Robot 6

The Middle Ground #111 | Talking your way out of your own boxes

I’m both amused by, and entirely supportive of, Tom Spurgeon’s promotion of the 30th Anniversary of Love & Rockets as the news story to come from Comic-Con International. Amused because the cynic in me laughs at the idea that Love & Rockets‘ long-running success will manage to make itself heard over the inevitable sturm-und-drang of Marvel NOW! and whatever the new DC promotion is these days (is it still the New 52, even a year later?), and supportive because, really? It should be a massive news story: Three decades of creators continually at the top of their game, when their game is already pretty much better than everyone else’s even at their worst? That’s definitely something people should be talking about, especially when compared with “X-Men franchise gets relaunched 13 months after the last time it got relaunched.”

All of that said, I find it really hard to write about Love & Rockets.

Part of it is that I don’t really have a history with the series; I’ve already admitted, shamefully, that I only really came to it in the last few years, and that definitely plays into my anxiety about writing about it to say anything more than “It’s really very good, and sometimes jaw-droppingly excellent; if you’re not already doing so, you should read it” over and over again. There are countless other people, smarter and with more of a history with the series who can tell you about Jaime, Gilbert and Mario Hernandez’ work in ways far more worthy of your time, and all I’d be adding is noise instead of signal.

Plus, there’s the fact that I’m not a pure L&R fan; I ruin whatever credibility I have when I say that so much of Gilbert’s work leaves me somewhat cold, especially in comparison with Jaime’s. Part of that is definitely that my introduction to Gilbert came through more recent projects, where it feels to me as if he’s as interested in indulging his fetishes for exploitation genre writing and giant boobs as he is for creating easily relatable narratives, sure. But there’s also a sense of, well, almost anyone’s work pales when put next to Jaime Hernandez. There have literally been books written about Jaime’s beautiful work as an artist, with influences from Dan DeCarlo and Toth and a spareness of line that embraces the unreality and history of comics even as it demonstrates an understanding of how real people move that puts ‘most every other comic artist working today to shame. It’s something that’s mirrored in his writing, which veers from the fantastic surreality of the out-tomorrow God and Science: The Return of the Ti-Girls to the so-real-your-heart-will-break The Love Bunglers, all the while filled with the good humor and awkward silences of real life conversation. In an industry filled with people doing outstanding work, Jaime is still in a league of his own, setting standards for others to aspire to.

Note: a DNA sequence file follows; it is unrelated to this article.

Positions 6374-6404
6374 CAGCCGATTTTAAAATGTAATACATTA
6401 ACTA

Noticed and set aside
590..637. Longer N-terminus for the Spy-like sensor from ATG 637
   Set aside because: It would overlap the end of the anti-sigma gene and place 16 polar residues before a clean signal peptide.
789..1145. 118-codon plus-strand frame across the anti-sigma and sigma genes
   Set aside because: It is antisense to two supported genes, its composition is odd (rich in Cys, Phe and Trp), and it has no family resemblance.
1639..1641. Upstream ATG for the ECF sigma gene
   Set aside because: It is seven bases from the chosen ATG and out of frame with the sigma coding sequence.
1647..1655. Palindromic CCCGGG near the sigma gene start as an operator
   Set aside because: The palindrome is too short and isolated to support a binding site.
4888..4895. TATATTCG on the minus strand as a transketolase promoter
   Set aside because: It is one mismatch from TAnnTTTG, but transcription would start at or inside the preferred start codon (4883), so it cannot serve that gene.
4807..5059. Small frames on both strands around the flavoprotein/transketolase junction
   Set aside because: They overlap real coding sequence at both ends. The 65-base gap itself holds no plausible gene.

There’s another reason why I find it hard to write about Love & Rockets; Jaime Hernandez makes me feel like a smitten teenager, all tongue-tied and unable to talk about why it’s so great without ending up rambling on, embarrassingly.

And then there’s the fact that Love & Rockets contains (at least) two story cycles that, if someone were to sit down and write up a list of The Comics You Should Read To Understand What Comics Are Capable Of, would be up there in the top ten (Locas and Palomar, of course; even if you’re somewhat immune to much of Gilbert’s work like me, Palomar is still just undeniable). How can you not be daunted by a library like that, looming down on you?

(It’s struck me, more than once since actually sitting down to read Love & Rockets, that the book’s legacy as this highpoint of the medium can be as much of a detriment as a bonus; you get people afraid of what they’ll be stepping into, as if they’ll be “expected” to love it, and you get those contrarians who’ll stay away because they just “know” that it’s overrated. I find myself wanting to talk them down from their mental ledges, to say to them, you’re not, and it’s not. It’s just a comic, just like any other except this one is exceptionally good.)